Oh boy, this will, of necessity, be short and sweet. Time (and fundraising snafus) have gotten away from me today, and a track meet is an hour from now!
Today we read Step 8 from the book Twelve Steps and Twelve Traditions. Step 8, for those unfamiliar with the 12 steps of recovery, reads:
Made a list of all the people we harmed, and became willing to make amends to them all.
Step eight can be challenging to discuss in and of itself; it is tempting to mention it as a passing reference to a more substantial discussion of the meatier step 9 (the actual making of amends).
For my part, I shared how creating my eighth step list was much easier than I anticipated, because much of the work had been done in my fourth step moral inventory. I also shared that considering the harms I had done to others gave me a deeper gratitude for the relationships I held dear. In that deeper gratitude came an easier time accepting the character defects in others, since I could so clearly see how they had been accepting of mine.
We had an interesting mix of people in today’s meeting. The first group that shared had a significant chunk of sober time. The kind of time that can be measured in decades, as a matter of fact! From that group I heard a lot of wisdom that I honestly cannot hear enough:
- Step 8 has 2 distinct parts to it: the first is making the list, the second is finding the willingness
- Step 8 is truly a lifelong process, and there is no need to add stress by imposing deadlines
- It takes time to discover that for which you need to make amends
- The heart and soul of step 8 is forgiveness: forgiveness of self, forgiveness of others, and God willing, others’ forgiveness of you
- The longer one stays sober, the more clarity one gains in the amends process
- If the amends process is overwhelming, start simply, and stop doing that for which you need to make amends. If you’re sober, chances are you’ve already made a step in the amends process with many people in your life
The next group to share was the group with a relatively small amount of sober time (2 months, 3 months, 10 months). Their take on step 8 was just as fascinating, because they’re reading it and wondering at how such a thing works:
- Do you list someone if you can’t get in touch with them?
- What do you do if you made amends for something but you were not in recovery… do you do it over again?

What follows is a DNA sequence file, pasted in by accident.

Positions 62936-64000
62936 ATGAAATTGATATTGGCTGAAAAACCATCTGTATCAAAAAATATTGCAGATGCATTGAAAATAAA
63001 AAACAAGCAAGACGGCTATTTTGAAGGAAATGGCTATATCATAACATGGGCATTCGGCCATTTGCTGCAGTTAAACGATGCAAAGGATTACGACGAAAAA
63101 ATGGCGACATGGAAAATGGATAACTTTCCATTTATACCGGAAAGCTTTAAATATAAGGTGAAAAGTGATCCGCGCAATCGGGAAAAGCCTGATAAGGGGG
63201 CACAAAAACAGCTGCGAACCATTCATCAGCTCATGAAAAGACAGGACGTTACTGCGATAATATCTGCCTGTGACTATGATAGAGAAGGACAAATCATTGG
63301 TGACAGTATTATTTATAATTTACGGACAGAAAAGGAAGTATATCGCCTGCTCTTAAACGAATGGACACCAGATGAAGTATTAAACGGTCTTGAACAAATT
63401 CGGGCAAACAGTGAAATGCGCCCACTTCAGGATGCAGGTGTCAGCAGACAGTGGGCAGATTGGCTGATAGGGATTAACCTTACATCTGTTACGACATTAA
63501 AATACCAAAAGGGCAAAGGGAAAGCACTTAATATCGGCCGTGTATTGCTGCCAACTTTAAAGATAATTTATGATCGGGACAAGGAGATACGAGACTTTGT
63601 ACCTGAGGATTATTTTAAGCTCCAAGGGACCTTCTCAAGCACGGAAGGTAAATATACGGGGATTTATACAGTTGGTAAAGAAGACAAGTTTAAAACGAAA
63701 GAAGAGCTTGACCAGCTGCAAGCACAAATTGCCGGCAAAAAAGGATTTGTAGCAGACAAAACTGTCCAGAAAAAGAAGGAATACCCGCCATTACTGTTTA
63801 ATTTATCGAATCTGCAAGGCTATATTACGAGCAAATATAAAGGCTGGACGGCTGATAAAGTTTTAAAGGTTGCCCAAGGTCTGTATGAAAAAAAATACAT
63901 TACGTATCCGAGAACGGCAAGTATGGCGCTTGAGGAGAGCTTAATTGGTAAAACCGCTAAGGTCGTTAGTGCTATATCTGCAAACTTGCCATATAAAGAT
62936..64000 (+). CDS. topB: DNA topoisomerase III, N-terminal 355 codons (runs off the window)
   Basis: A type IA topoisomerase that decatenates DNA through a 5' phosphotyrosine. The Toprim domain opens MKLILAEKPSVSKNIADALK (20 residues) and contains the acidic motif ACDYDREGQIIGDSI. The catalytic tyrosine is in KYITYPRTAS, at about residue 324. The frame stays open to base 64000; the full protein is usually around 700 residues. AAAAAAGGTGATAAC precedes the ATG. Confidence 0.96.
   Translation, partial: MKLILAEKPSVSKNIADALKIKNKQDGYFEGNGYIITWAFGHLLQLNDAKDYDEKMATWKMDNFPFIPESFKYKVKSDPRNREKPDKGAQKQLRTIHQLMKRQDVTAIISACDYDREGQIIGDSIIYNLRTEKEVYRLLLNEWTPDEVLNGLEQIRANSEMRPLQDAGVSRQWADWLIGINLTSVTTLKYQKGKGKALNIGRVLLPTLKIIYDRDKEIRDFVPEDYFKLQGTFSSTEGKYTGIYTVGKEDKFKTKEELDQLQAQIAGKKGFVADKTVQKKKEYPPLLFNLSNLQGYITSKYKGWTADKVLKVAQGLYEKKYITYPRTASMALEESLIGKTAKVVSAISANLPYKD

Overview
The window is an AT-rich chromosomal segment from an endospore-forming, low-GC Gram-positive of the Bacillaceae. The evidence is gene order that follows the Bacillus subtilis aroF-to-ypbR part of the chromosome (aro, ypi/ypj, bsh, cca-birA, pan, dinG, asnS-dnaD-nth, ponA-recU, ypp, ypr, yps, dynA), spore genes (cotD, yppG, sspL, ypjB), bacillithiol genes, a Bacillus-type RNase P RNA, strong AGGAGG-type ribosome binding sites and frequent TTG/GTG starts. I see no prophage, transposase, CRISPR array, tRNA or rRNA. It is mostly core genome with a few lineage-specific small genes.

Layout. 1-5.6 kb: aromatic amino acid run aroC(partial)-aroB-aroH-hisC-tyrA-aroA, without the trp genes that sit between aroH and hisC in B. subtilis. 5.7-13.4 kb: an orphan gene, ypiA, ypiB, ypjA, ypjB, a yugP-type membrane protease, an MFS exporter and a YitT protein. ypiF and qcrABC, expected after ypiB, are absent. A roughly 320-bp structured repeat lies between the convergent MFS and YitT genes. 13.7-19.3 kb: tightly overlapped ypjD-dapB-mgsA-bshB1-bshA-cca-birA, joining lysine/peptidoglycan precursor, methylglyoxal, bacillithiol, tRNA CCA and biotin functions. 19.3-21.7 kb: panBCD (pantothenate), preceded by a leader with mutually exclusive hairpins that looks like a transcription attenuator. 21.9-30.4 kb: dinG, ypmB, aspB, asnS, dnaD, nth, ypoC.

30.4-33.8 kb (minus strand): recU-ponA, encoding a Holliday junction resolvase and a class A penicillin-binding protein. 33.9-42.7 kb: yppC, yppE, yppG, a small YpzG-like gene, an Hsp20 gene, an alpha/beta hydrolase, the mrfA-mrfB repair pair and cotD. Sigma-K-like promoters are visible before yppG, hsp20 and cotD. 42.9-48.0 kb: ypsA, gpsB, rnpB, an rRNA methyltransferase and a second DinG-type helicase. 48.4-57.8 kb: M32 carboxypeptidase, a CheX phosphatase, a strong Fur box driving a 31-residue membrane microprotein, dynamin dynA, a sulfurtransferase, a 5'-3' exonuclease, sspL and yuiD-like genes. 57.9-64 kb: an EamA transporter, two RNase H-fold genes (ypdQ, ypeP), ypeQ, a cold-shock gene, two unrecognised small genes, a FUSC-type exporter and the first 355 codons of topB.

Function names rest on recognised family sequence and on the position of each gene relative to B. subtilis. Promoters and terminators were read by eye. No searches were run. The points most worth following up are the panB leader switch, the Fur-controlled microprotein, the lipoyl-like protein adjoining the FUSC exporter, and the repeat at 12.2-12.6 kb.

- How can you even think about these kinds of things when your brain still feels likes it not clear?
Of course, the great thing about having a meeting with a mix of people is to share wisdom, and the long-timers were able to give out advice that they had been given in earlier days.
One really interesting and new bit I was able to take away came from a question from a newcomer: what if you want to make amends to someone who has died? The standard advice I have heard in response to this question is to write the deceased a letter, visit the gravesite, or visit your place of worship.
But today the advice given was to find a living substitute. Let’s say, for example, that you were selfish with your time and thus missed out on the last years of your grandfather’s life because you were too busy drinking. Now you’re sober and you want to make amends to him, but he is not around. Find someone meaningful, either to you or someone who would have been meaningful to your grandfather, and give the gift of your time and attention to him or her.
I had never heard that particular piece of advice, but it struck me as a wonderful way to pay forward the blessings of sobriety.
As always, tons of good stuff. For all my fellow 12-step readers, please share any nuggets of step 8 wisdom in the comment section!
Having to wrap this up to watch my son run track is a miracle on every level… he is doing what he loves, and I get to witness it!
It is the third Monday of the month, and fall is just around the corner. Hard to believe we’re into the school year already! The third Monday is where we discuss the various steps in my 12-step program; since it is September, the ninth month, we discuss Step Nine:
Made direct amends to such people wherever possible, except when to do so would injure them or others
This is, without a doubt, the Monday to which I look forward the least, as step 9 is the step to which I personally have the most conflict. I’m sure if I went back through the archives of this blog I would find multiple posts that discuss in detail my conflict in executing this step; I won’t bore the world again.
In fact, the only thing that may have changed between last year and this year is a general sense of patience with regard to this step. Sooner or later, this turmoil will resolve itself, and I will be ready to proceed. It’s happened with many other crossroads in my life, and I have absolute faith it will happen with this one.
So that’s my personal journey with step 9, and when the time comes for me to proceed, you better believe I will be writing about it!
Of course, wiser people than myself attend this meeting, and they had more profound things than I to share:
First, a regular attendee who just celebrated his 29th year of sobriety, spoke of his conflict regarding step 9. Due to the nature of his profession, he interacts with dozens of people daily, which would make an amends list an overwhelmingly lengthy one. His sponsor at the time tugged on his sleeve and said, “Why don’t you start the amends process simply, and stop the behavior that caused you the need to make an amends?” When we are all twisted up on the how’s and why’s of an amends, it is critical to remember this is the most important aspect.
The woman who last year told me to pray for the willingness was back, and her advice was as spot on as it always is. She referenced the chapter we read this morning where it talks about the importance of sound judgment, and good timing playing a role in the amends process. She said whenever fear is involved, both of those things fly out the window, which is why it is critical to enlist the support of a sponsor or a spiritual advisor when tackling this step. Rushing into an amends often does more harm than good, so planning and practicing with someone who knows your history will produce the best results.